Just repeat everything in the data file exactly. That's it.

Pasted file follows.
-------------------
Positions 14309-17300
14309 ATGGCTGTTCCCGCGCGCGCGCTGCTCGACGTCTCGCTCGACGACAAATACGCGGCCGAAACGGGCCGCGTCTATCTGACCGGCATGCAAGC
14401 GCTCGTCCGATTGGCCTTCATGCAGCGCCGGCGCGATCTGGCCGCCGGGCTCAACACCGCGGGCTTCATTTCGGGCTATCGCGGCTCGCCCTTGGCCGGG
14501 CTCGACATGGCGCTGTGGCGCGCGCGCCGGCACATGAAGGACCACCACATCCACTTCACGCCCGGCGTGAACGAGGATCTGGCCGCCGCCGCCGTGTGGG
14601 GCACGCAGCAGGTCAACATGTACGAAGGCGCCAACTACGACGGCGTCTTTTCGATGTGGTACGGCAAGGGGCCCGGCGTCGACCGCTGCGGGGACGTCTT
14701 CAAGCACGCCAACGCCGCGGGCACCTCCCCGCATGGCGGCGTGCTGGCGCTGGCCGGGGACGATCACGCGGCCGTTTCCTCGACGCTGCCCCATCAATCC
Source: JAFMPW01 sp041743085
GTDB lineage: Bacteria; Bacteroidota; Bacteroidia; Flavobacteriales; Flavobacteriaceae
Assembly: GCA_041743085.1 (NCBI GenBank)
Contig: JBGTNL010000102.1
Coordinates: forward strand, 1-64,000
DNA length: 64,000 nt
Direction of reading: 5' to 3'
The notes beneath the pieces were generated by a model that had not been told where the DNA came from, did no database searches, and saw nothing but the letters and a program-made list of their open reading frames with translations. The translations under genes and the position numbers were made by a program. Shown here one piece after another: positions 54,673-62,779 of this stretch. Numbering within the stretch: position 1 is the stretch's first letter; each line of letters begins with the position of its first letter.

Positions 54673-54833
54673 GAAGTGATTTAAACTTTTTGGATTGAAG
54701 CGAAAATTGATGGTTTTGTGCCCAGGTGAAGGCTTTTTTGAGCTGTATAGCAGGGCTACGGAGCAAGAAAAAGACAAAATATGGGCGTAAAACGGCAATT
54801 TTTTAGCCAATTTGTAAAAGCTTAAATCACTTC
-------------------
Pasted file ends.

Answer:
Positions 14309-17300
14309 ATGGCTGTTCCCGCGCGCGCGCTGCTCGACGTCTCGCTCGACGACAAATACGCGGCCGAAACGGGCCGCGTCTATCTGACCGGCATGCAAGC
14401 GCTCGTCCGATTGGCCTTCATGCAGCGCCGGCGCGATCTGGCCGCCGGGCTCAACACCGCGGGCTTCATTTCGGGCTATCGCGGCTCGCCCTTGGCCGGG
14501 CTCGACATGGCGCTGTGGCGCGCGCGCCGGCACATGAAGGACCACCACATCCACTTCACGCCCGGCGTGAACGAGGATCTGGCCGCCGCCGCCGTGTGGG
14601 GCACGCAGCAGGTCAACATGTACGAAGGCGCCAACTACGACGGCGTCTTTTCGATGTGGTACGGCAAGGGGCCCGGCGTCGACCGCTGCGGGGACGTCTT
14701 CAAGCACGCCAACGCCGCGGGCACCTCCCCGCATGGCGGCGTGCTGGCGCTGGCCGGGGACGATCACGCGGCCGTTTCCTCGACGCTGCCCCATCAATCC
Source: JAFMPW01 sp041743085
GTDB lineage: Bacteria; Bacteroidota; Bacteroidia; Flavobacteriales; Flavobacteriaceae
Assembly: GCA_041743085.1 (NCBI GenBank)
Contig: JBGTNL010000102.1
Coordinates: forward strand, 1-64,000
DNA length: 64,000 nt
Direction of reading: 5' to 3'
The notes beneath the pieces were generated by a model that had not been told where the DNA came from, did no database searches, and saw nothing but the letters and a program-made list of their open reading frames with translations. The translations under genes and the position numbers were made by a program. Shown here one piece after another: positions 54,673-62,779 of this stretch. Numbering within the stretch: position 1 is the stretch's first letter; each line of letters begins with the position of its first letter.

Positions 54673-54833
54673 GAAGTGATTTAAACTTTTTGGATTGAAG
54701 CGAAAATTGATGGTTTTGTGCCCAGGTGAAGGCTTTTTTGAGCTGTATAGCAGGGCTACGGAGCAAGAAAAAGACAAAATATGGGCGTAAAACGGCAATT
54801 TTTTAGCCAATTTGTAAAAGCTTAAATCACTTC